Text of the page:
How do you market a client that is perceived as too expensive, but wants to be accessible? You simply explain why they’re worth it. The tagline, “Right from the Start,” says it all. You want something done right, you do it correctly from the beginning — with high-end craftsmanship and the best materials available. (Sometimes the best marketing is the simplest solution.) Combine that with some serious humor and graphic images of homes being built and you get a campaign that stands out.

Right from the start.

We presented three very different campaigns to our client, a husband and wife duo, and restoration specialists. They were happy with all of them, and weren’t sure which to choose. (A very good problem to have.) As we discussed the options, they recalled when a client brought in a piece of lingerie as a color sample. Wayne searched a box in the corner of his office and pulled it out. We all howled with laughter, and immediately knew which campaign to choose! Featuring the client’s exceptional talent of being able to refinish a floor or wall in any color, we used examples of objects and had our client actually refinish the wood in the background of the ad, to match the object. Humorous copy tells the rest of the story. This campaign got the client a lot of attention, and us, a couple of Ad Club Hatch awards.

If we can’t match your color, nobody can.

Custom House Draperies didn’t have any marketing, wanted to grow, and was ready to compete with some of the bigger drapery and bedding showrooms out there. They needed a website, but when we saw their outdated logo, we asked if they might be up for a name change, too. They agreed and a complete rebrand of the company began. Renaming them “Thread” with a killer logo and tagline, “Where Designers Have it Made.” put them on the map. With no available product photography, we decided to shoot artistic shots that focused on their fine workmanship. Playful headlines and copy focus on the company’s attributes. Their growth was award enough for us, but a New England Ad Club Hatch Award didn’t hurt either.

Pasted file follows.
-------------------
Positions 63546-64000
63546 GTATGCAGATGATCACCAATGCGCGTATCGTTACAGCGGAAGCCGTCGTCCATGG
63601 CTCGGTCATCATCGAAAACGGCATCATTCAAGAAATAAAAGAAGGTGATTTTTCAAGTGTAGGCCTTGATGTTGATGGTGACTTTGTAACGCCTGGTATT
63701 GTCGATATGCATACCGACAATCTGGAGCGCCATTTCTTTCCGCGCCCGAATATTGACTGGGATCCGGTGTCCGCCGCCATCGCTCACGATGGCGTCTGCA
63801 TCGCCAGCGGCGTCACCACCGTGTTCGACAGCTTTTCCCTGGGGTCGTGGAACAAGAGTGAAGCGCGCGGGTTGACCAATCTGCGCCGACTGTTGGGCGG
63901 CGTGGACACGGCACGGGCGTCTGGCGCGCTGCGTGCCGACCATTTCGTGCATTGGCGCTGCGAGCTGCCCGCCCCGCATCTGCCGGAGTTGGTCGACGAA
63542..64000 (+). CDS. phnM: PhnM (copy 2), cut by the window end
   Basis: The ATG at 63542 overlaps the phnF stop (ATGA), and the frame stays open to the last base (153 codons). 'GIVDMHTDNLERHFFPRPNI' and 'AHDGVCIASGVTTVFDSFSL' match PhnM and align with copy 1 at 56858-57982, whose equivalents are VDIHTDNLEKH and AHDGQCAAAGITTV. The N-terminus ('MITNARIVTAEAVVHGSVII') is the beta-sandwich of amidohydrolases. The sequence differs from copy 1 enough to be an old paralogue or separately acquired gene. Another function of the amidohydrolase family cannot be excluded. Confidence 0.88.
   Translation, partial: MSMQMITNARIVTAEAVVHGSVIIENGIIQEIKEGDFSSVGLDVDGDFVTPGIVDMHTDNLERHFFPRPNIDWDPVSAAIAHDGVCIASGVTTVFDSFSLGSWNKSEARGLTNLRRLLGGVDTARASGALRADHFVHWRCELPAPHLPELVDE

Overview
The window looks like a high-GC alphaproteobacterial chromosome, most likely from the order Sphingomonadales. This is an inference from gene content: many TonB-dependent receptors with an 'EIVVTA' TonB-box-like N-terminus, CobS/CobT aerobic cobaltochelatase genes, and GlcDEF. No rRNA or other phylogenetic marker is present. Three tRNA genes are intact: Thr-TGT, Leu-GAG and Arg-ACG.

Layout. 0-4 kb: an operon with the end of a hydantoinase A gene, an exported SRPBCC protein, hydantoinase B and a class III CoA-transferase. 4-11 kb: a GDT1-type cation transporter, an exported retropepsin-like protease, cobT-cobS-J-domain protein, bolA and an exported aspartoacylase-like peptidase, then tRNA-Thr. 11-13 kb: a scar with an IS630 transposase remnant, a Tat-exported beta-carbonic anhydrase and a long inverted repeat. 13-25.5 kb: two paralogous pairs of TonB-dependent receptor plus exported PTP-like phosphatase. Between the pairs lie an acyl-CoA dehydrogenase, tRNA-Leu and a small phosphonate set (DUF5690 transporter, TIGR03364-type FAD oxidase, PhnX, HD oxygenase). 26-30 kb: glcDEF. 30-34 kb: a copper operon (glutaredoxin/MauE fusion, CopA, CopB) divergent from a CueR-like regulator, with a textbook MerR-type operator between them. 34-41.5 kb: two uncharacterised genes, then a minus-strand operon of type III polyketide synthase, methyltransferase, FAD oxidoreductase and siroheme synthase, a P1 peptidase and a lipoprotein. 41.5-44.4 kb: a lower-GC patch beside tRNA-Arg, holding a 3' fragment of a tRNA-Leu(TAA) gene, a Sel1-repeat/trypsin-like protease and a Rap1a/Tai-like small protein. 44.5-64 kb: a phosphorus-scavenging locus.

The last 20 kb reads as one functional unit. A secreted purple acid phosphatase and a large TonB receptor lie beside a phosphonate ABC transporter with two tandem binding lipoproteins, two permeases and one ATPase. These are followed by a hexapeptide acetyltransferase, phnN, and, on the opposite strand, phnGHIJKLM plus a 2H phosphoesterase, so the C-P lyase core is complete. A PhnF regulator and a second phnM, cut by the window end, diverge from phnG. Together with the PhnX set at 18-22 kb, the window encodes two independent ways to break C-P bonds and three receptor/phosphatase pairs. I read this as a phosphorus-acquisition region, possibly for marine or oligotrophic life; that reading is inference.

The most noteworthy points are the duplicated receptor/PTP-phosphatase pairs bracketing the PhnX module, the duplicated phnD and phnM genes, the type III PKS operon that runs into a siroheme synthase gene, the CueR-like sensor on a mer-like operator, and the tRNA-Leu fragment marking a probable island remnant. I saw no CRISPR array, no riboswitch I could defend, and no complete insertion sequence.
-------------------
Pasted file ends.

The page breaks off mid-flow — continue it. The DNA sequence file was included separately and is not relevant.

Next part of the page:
Where designers have it made.

What better way to get the word out that you’re teaching a Concept and Copy course than to do your own advertising? We did a series of “Before taking our class” and “After taking our class” posters, featuring humorous visuals. We hung them around the school and our class roster was full before we could even say “strategy.”

It’s not just about advertising, it’s about thinking.

Designer Bath & Salem Plumbing had an absolutely gorgeous showroom, but they didn’t have a distinctive brand personality. Since it’s a family business, and they were known for having long-time employees that they treated like family, we decided to start there. We chose black and white lifestyle visuals of families we thought consumers with kids would relate to, and paired them with headlines and copy that focused on the owner’s family. We also tweaked the logo and created the tagline “The Products and the People.” And yes, we not only presented the “number one and number two” ad, we got them to buy it.

The products AND the people.

How do you get younger consumers to believe that a beautiful home and kids can actually live together? By showing our client’s very big family (including triplets), doing just that. All of our advertising centered around being able to live with antiques and high end furnishings, no matter who you live with (including the dog). It worked and sales went up.

Love your home.